What is neurotoxicity?
Neurotoxicity is the toxic effects of certain chemicals used by humans especially for chemotherapy for the treatment of cancers in the body.
One of the most troubling results of recent cancer survivor research, however, is the growing prevalence of adverse neurological effects associated with chemotherapy, including vascular complications, seizures, mood disturbances, cognitive dysfunctions, and peripheral neuropathies.
Neurons cause secondary changes that lead to neuropathic pain. There is strong evidence of the neurotoxicity of at least some types of chemotherapy.
Cognitive disorders and mental illness may occur in a subset of cancer survivors, though these are usually subtle, among various neurological side effects. A variety of factors can either protect against cognitive impairments or put an increased risk of diminished cognitive function in individuals.
Notwithstanding concerted attempts to control the neurological side effects of chemotherapy in patients and the production of chemoprotective drugs, neurological treatment is generally not recognized
It is well known that the cytostatic effects of chemotherapeutic agents inhibit the cancer cell division cycle. Chemotherapy can cause related changes, particularly in neurogenesis and synaptic plasticity which are closely related to the hippocampus.
Hippocampus and chemotherapy
The hippocampus is a major structure of the limbic system that has been extensively studied in people with learning and memory difficulties and emotion regulation, which can be manifested in symptoms such as depression.
In addition, epidemiological studies of cancer survivors with cognitive impairments are required to explain the side effects of chemotherapeutic agents and thus allow new therapeutic agents to be developed without such side effects.
We, therefore, need more experiments on laboratory animals to check these associations. Several groups using in vivo and in vitro experimental models have recently recorded that chemotherapy contributes to neurodegeneration and hippocampal dysfunctions, such as memory deficits.
The biological impacts of chemical agents on the hippocampus and its functions, including memory and depression, as well as their neurotoxicity, are rising day by day.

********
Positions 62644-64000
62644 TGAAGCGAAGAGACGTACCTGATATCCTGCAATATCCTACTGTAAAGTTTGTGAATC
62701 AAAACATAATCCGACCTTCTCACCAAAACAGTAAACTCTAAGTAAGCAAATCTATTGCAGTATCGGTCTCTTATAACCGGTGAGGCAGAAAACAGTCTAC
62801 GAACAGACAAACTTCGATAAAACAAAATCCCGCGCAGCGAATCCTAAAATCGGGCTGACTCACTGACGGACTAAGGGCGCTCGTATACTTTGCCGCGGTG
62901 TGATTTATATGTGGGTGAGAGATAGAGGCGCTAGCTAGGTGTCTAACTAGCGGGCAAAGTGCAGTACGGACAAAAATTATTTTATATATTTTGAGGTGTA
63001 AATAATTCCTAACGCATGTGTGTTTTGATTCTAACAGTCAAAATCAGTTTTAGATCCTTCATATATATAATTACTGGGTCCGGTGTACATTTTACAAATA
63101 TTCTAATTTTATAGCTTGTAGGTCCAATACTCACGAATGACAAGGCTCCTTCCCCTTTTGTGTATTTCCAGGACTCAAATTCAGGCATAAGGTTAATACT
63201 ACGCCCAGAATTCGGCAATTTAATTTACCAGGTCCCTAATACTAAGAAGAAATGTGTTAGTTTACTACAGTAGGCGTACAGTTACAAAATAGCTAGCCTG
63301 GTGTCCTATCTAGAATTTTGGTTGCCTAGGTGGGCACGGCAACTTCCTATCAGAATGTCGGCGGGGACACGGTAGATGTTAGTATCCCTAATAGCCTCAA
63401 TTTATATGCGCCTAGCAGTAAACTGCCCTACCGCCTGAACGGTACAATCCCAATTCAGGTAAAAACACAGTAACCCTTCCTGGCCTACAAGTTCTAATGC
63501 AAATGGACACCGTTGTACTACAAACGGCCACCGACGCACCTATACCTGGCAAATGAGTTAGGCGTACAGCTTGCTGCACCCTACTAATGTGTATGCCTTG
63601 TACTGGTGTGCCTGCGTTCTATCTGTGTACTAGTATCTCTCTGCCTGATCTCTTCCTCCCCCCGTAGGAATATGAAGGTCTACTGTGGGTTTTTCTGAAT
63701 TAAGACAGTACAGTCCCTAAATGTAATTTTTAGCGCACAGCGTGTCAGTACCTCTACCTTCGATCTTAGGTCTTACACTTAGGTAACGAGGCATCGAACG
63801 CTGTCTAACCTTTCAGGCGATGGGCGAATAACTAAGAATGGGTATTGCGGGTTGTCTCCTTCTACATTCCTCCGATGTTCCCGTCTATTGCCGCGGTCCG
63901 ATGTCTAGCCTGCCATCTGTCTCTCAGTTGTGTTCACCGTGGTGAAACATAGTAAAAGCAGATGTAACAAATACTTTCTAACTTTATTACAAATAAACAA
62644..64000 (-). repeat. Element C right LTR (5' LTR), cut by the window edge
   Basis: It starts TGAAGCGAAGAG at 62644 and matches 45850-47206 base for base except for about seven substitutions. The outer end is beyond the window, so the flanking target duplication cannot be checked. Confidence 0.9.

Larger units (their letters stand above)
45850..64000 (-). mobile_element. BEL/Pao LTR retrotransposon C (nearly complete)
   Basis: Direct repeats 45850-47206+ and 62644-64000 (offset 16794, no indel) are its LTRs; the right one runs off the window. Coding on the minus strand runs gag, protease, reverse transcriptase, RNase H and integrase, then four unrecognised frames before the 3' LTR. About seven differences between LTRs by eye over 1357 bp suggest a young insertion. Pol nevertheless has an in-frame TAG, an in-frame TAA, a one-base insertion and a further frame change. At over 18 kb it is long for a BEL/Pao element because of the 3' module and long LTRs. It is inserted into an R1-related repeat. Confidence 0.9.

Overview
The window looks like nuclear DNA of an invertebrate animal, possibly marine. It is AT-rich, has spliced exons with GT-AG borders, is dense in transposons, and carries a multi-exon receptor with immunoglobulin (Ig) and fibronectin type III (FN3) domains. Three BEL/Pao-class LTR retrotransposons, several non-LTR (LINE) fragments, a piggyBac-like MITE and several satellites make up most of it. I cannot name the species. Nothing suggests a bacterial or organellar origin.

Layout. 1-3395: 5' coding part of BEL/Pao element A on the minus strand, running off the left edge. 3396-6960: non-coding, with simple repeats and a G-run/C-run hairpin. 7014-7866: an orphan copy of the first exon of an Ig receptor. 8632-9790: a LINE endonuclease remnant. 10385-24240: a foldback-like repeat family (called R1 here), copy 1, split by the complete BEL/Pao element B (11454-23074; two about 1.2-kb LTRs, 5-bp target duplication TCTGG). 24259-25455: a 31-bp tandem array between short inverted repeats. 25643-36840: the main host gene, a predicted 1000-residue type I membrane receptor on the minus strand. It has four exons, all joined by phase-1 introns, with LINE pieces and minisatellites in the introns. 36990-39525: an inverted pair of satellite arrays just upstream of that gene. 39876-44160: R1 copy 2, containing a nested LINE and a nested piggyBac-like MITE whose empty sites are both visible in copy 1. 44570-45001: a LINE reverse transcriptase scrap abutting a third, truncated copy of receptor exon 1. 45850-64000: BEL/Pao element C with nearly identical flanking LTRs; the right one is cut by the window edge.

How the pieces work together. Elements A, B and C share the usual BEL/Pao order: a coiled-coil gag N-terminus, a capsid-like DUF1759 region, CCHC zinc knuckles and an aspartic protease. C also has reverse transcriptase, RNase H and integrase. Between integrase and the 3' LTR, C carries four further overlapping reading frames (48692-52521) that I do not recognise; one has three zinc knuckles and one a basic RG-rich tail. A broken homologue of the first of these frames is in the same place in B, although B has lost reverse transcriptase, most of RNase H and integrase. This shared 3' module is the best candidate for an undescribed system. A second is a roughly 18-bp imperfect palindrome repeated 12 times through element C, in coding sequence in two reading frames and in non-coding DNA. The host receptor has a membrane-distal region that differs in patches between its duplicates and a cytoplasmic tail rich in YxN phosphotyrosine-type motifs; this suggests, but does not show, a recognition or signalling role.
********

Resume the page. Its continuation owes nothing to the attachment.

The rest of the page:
How chemotherapeutic chemicals impact the nervous system
Basically, when cancer-killing drugs are being used, it is meant to stop cell growth, as well as cell division, because cancers are called abnormal cell division.
This will stop the normal metabolism. Similarly, the use of this chemical will affect other parts of the body where there are no cancerous cells. The most important of these victims are the cells of the nervous system because they are the workers of the nervous system.
And these cells are responsible for message transmission to the body through tiny holes in the neurons that close at one time and open at another.
Chemicals that kill cancer cells where the cancer is, but also affect the cells of the nervous system which makes it unable to function properly. People recovering from cancer suffer from nervous system problems.
Obviously, when the message is not delivered properly to the body, the message will not reach its destination properly. We all know that the source of the message transfer in our body is our nervous system.
When other chemicals that are not needed in this space come into the nervous system, it is likely that it will not allow the rest of the system to function properly.
The result is a disorder of the nervous system. Mood swings, as well as various muscular tissues in the body, or not being able to get messages right, or having abnormal distribution in other places where cells were normal, are common problems for people who have had chemotherapy recently. Be.
Chemotherapy is a great way to save a person’s life, but more research is needed to minimize its side effects after use.Frontiers | Mechanisms of Chemotherapy-Induced Neurotoxicity (frontiersin.org)Chemotherapy‐induced neuropathies—a growing problem for patients and health care providers – Banach – 2017 – Brain and Behavior – Wiley Online LibraryNeurotoxicity of cancer chemotherapy – PMC (nih.gov)
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